For the last four years, I have written about the challenges of urban gardening—that is, gardening without any actual yard or lawn, only concrete strip next to the sidewalk and the tiny patch of dirt around the tree in the sidewalk. Over the years, I have been flabbergasted at neighbors who have picked my flowers, dug up the marigolds around the tree, walked off with entire potted plants, and plucked and eaten my tomatoes right in front of me. I have adopted several methods of deterrence to stop the pilfering. For example, to prevent pranksters from walking off with plants hanging on the railing around the house, I planted morning glories this year to replace the hanging plants. Just let them untangle those unruly vines!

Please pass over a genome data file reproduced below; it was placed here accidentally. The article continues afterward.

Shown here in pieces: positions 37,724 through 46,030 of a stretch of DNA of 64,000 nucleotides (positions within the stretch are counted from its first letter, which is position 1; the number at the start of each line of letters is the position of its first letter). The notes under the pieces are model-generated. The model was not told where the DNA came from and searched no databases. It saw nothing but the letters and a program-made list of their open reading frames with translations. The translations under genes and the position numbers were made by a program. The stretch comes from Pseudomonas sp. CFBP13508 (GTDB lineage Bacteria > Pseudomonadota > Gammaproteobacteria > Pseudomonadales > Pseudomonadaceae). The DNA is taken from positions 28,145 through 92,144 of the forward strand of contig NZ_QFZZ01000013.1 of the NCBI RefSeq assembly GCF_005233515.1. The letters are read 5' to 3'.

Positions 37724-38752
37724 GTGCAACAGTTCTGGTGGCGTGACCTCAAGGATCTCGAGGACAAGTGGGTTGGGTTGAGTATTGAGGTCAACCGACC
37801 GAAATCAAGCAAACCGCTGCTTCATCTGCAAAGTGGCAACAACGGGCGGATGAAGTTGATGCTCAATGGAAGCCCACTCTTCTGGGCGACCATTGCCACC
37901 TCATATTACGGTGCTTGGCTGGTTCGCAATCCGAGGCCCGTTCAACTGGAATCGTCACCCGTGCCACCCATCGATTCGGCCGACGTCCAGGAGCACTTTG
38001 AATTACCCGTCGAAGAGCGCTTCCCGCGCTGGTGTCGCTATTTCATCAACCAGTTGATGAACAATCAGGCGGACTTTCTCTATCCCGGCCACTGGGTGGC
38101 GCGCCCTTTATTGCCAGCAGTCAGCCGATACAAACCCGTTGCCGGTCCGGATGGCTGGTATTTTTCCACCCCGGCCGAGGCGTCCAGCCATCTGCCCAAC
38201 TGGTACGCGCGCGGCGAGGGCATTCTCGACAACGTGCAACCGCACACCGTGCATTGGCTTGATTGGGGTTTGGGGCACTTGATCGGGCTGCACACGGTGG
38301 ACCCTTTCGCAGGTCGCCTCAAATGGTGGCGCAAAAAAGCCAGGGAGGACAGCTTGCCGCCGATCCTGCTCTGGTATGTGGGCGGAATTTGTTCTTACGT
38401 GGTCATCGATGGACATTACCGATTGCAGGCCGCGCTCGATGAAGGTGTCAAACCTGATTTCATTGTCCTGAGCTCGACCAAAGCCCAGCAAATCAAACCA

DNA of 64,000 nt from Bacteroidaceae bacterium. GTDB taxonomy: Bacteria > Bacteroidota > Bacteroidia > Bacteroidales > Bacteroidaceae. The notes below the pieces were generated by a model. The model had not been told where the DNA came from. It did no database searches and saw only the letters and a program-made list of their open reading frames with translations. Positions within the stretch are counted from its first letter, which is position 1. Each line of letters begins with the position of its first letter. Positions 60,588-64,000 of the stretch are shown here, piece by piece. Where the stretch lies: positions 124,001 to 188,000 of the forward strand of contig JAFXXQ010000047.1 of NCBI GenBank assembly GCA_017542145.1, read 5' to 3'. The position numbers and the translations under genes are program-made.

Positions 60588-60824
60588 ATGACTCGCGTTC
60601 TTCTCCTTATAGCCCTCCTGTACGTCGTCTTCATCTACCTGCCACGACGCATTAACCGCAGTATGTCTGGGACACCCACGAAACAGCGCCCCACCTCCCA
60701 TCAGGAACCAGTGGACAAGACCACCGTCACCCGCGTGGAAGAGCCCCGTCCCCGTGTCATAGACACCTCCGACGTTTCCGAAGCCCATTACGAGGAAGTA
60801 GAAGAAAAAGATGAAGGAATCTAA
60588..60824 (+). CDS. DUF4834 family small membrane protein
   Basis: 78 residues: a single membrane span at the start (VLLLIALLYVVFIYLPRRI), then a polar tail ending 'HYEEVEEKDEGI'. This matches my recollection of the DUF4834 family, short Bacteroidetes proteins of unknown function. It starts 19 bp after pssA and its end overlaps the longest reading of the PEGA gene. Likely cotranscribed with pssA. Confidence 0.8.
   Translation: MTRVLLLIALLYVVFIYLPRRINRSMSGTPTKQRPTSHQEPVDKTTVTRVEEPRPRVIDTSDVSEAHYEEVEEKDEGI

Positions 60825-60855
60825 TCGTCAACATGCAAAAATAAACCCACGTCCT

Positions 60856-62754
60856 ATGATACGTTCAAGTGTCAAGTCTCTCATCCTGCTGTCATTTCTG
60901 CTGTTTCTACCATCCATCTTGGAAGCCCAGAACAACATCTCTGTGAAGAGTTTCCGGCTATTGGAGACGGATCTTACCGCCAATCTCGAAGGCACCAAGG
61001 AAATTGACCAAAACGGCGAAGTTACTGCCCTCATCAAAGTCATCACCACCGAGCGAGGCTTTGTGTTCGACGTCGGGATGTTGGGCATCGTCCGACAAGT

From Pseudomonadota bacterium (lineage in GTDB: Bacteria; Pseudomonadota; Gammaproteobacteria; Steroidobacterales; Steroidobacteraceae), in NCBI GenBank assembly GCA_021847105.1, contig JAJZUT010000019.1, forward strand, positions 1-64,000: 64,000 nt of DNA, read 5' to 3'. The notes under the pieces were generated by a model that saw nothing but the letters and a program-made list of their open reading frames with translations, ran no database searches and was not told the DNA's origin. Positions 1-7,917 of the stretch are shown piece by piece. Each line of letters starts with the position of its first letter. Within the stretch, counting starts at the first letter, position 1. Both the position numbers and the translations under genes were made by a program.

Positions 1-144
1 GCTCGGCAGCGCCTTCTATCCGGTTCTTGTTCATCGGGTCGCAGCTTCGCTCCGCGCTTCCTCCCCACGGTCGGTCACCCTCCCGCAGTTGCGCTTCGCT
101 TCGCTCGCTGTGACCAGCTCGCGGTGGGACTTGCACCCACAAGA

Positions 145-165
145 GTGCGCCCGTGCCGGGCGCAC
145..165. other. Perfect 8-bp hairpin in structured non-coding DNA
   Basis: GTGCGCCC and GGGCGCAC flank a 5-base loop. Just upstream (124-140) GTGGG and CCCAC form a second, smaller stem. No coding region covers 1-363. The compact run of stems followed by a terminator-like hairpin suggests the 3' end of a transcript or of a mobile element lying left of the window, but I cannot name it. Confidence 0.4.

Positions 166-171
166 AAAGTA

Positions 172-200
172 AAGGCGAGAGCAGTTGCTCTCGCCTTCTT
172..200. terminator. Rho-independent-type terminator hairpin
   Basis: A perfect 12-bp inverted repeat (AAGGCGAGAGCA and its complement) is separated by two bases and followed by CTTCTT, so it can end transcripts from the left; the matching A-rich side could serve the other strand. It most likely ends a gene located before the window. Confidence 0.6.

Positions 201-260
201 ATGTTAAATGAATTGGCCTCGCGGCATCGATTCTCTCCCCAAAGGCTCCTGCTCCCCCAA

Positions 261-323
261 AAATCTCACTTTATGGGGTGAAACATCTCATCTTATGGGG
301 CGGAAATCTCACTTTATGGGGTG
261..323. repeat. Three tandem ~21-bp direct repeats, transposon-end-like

But now that I am moving to a new house with an actual garden behind it—a garden that won’t be on the street and therefore will be protected from human predation—I find myself already missing the myriad exchanges I have with neighbors on a regular basis, while watering or otherwise tending the garden. Hardly a day goes by when someone doesn’t stop and say, “Beautiful garden.” “This must be the botanical gardens of Hoboken.” “It reminds me of my grandmother’s garden in the old country.” “I’m teaching my child vegetables from your garden.” “I’m teaching my little girls colors from looking at your flowers.” And best, “This place used to be so dead. You’ve brought it to life.”
Here’s what it looks like today–compared to what it looked like before I started my garden. It’s brought me far more joy than I ever could have anticipated. For all its challenges and limitations, I will miss it.